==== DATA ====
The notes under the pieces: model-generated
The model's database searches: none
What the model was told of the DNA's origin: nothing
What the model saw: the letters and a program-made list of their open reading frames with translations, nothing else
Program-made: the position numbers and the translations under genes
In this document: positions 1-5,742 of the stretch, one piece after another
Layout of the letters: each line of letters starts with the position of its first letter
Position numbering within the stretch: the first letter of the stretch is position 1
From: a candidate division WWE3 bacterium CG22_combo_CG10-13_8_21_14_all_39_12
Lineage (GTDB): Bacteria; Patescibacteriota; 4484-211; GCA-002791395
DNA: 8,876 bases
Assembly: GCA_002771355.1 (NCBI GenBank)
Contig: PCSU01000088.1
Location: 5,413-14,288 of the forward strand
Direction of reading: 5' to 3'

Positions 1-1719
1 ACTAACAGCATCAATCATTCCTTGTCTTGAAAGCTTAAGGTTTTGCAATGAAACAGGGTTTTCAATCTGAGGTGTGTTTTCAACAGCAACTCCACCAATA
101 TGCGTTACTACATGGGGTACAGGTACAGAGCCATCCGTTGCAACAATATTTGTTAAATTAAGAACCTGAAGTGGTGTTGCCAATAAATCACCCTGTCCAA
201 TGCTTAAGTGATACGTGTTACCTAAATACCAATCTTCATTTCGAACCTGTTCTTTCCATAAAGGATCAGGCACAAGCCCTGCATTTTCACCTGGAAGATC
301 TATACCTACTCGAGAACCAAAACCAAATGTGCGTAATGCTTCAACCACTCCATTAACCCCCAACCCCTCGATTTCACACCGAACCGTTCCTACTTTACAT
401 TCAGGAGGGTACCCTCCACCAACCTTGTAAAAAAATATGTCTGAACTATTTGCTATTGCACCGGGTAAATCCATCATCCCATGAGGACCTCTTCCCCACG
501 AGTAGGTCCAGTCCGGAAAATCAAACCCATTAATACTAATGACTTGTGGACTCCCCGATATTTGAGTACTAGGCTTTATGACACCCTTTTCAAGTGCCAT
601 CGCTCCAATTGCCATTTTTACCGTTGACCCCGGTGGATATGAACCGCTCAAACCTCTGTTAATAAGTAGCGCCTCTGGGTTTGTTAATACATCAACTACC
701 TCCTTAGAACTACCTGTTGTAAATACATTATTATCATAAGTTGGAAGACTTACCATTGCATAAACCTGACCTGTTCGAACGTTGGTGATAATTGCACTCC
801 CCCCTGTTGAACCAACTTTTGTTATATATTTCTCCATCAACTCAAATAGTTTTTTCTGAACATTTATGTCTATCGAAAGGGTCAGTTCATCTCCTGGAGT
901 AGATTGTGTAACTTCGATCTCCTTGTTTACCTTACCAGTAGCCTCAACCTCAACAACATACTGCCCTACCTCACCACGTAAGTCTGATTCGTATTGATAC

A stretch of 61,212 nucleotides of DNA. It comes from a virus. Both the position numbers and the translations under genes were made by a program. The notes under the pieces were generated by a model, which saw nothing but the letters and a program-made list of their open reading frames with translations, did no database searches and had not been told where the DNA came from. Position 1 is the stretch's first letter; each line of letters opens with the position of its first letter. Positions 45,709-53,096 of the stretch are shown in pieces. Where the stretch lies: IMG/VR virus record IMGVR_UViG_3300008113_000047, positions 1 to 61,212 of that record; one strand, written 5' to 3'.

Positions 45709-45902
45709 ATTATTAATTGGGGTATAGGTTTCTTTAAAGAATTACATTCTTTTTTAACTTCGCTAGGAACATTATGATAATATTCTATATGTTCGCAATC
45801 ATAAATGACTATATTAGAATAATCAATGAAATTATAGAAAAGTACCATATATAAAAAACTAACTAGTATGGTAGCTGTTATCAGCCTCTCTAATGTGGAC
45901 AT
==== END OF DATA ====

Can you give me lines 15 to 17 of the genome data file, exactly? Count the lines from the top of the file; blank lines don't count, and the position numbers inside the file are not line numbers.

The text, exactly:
Direction of reading: 5' to 3'

Positions 1-1719
1 ACTAACAGCATCAATCATTCCTTGTCTTGAAAGCTTAAGGTTTTGCAATGAAACAGGGTTTTCAATCTGAGGTGTGTTTTCAACAGCAACTCCACCAATA